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  1. #1

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    How sharp can you get a pinhole image?

    Hi all,

    I will be getting into large format photography at some point next year but I am gradually purchasing the parts over time to spread the costs, anyway I have some 5x4 double slides coming in the post for the camera (I don't have yet) and I thought in the interim I might look into pinhole photography. I see that there is a nice guide for an 8x10 pinhole on this forum which looks like you just simply strap the film holder to a recess in the back with some rubber bands lol so I might look at making one of those as it seems pretty simple to make considering its a box with an opening at one end

    Anyway, I was just wondering about how sharp you can get a pinhole image, I know that with normal lenses there is a 'sweet spot' with regards to image sharpness and resolution, I am not after anything tack sharp as I don't really want the image to be clinical as it is with some digital images, but not massively blurred.

    Is anyone able to post up a pinhole image from a 5x4 camera and let me know what the calculated F stop is for the 'lens'? It would be cool to compare and see what the different effects on the image a small change to the F stop might bring.

  2. #2

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    low res scan of a contact
    f/176


  3. #3

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    There is an optimal pinhole diameter for any given format and focal length. Use this caclulator: http://www.mrpinhole.com/calcpinh.php

    The difficult part is creating the pinhole itself.

  4. #4
    RalphLambrecht's Avatar
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    Keep in mind that there are two optimal pinhole diameters,one for resolution and one for sharpness. i suggest optimizing for contrstnd sharpnessas that gets the most apparend sharpness, which the eye appreciates more than resolution. a high-resolution mage canstill look'unsharp'. a low-resolutionbut high-contrast image, on the other hand, looks sharper.
    Regards

    Ralph W. Lambrecht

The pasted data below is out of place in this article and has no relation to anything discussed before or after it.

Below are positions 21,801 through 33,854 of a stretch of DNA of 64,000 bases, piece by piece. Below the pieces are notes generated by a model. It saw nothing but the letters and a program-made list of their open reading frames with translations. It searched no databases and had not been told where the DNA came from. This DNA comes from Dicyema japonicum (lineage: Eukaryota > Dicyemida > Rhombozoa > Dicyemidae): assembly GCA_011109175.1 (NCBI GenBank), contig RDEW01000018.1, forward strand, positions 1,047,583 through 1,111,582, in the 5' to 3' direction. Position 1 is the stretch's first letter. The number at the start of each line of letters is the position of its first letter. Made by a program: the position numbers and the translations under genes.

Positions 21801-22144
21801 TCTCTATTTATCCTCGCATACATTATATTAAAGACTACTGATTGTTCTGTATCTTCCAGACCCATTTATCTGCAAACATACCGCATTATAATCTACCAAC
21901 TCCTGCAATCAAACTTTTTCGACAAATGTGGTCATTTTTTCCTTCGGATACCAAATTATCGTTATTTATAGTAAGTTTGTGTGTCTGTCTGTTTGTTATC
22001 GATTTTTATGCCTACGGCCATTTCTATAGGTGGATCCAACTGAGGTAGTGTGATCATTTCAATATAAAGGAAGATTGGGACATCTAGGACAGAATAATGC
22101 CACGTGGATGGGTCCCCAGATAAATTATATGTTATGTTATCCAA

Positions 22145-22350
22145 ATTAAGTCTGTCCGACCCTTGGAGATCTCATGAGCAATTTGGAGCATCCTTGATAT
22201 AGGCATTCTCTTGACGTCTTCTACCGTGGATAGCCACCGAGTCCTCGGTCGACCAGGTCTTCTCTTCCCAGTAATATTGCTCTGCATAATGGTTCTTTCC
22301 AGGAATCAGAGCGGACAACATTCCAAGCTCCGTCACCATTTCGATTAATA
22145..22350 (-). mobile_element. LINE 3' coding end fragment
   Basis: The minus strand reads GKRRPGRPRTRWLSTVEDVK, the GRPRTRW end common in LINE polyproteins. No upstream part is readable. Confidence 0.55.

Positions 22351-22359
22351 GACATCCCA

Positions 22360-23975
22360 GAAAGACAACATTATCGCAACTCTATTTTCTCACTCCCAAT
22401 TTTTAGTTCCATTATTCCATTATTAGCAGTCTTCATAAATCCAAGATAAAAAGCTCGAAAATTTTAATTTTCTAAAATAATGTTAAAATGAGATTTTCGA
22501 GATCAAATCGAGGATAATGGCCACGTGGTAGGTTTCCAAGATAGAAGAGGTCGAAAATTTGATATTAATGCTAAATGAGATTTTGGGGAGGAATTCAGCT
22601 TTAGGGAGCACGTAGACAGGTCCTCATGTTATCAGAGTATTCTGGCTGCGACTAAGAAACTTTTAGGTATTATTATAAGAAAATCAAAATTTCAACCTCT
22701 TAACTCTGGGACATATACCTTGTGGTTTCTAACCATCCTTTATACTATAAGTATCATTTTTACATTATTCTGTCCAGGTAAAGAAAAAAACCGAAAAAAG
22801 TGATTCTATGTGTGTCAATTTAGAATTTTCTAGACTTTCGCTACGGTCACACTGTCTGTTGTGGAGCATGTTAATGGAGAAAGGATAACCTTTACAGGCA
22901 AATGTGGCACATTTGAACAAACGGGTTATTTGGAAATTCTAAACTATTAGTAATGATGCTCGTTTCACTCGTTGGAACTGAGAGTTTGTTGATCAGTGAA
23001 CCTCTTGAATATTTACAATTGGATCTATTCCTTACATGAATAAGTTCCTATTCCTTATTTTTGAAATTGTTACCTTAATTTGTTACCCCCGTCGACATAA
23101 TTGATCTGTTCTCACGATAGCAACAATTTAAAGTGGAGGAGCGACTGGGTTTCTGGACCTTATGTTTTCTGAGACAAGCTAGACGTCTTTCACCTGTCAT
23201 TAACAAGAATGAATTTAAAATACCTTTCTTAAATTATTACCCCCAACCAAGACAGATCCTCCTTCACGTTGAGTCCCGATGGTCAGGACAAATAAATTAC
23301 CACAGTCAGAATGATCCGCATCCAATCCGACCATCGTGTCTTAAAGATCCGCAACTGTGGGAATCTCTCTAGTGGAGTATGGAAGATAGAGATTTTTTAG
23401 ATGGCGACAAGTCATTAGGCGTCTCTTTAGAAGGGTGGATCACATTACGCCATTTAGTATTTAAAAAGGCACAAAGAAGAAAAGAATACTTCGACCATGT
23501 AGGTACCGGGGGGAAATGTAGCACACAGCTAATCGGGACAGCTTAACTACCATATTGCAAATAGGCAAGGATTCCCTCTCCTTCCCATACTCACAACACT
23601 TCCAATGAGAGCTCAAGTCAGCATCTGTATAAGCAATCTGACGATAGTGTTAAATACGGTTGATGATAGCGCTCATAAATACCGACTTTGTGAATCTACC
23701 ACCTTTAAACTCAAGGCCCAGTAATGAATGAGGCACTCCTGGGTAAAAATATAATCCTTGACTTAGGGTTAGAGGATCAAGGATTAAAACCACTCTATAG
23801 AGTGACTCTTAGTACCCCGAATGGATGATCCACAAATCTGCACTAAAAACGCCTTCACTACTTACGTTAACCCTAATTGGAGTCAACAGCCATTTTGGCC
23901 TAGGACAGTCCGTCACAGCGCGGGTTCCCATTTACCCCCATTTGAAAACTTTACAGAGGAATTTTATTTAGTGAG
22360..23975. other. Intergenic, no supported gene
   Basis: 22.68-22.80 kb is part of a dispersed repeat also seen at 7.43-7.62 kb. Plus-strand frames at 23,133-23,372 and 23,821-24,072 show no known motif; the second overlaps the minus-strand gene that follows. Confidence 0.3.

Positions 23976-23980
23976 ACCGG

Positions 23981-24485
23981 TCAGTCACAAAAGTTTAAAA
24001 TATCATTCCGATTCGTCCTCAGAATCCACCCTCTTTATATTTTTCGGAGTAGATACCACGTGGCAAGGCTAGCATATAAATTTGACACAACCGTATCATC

www.darkroomagic.comrorrlambrec@ymail.com[/URL]
    www.waybeyondmonochrome.com

  5. #5

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    Thanks for the comments, I might just go with a pre-made laser cut sort, or indeed use a pin/needle of a certain size, for a sheet of 5x4 the optimal specs are apparently:

    Focal length = 6.4"
    Pinhole diameter = 0.54mm giving F302
    Angle of view would be 53 degrees

    I'm going to get some materials together and have a look at some designs, I need to get development equipment together as well so I have a bit of time before I will be taking any shots with it!

    Playing around with some numbers I have found this to be perhaps something to aim for:

    5.5" focal
    0.5mm pinhole
    f279
    60 degree FOV
    3 second exposure on a sunny day with ISO 100 film

    Looks like if I aim for a pinhole at around 0.5mm and a focal length of around 5.5-6" it should be good for a 5x4.
    Last edited by m1tch; 11-29-2012 at 07:17 AM. Click to view previous post history.

  6. #6
    RalphLambrecht's Avatar
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    just start playing withit.pinholes are so much fun and surprisingly good at imaging.
    Regards

    Ralph W. Lambrecht
    www.darkroomagic.comrorrlambrec@ymail.com[/URL]
    www.waybeyondmonochrome.com

  7. #7

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    Quote Originally Posted by RalphLambrecht View Post
    just start playing withit.pinholes are so much fun and surprisingly good at imaging.
    I will have a go, my 5x4 double dark slides have arrived so I just need to build a camera now lol

  8. #8

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    Foamboard works a treat for the cam body, much easier and quicker than plywood etc. though also weaker.

  9. #9
    ic-racer's Avatar
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    If I wanted a sharp pinhole image I'd shoot on 8x10" film and reduce it to 4x5" when printing, that would double the resolution. Though, I'm not sure why I would want to do that, because if I wanted a sharp image I'd just use a lens.

  10. #10
    DWThomas's Avatar
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    Here's a 4x5 negative scan:

    Click image for larger version. 

Name:	_WPPD2011_Film_02_1B_SteamLocoCloseup.jpg 
Views:	178 
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ID:	60521

    A 0.305 mm pinhole @ 63 mm from the film plane, a relatively wide angle of view.
    Arista ULTRA 100 exposed 8 sec with the f/210 pinhole.

    The camera was a relatively fancy project using plywood.

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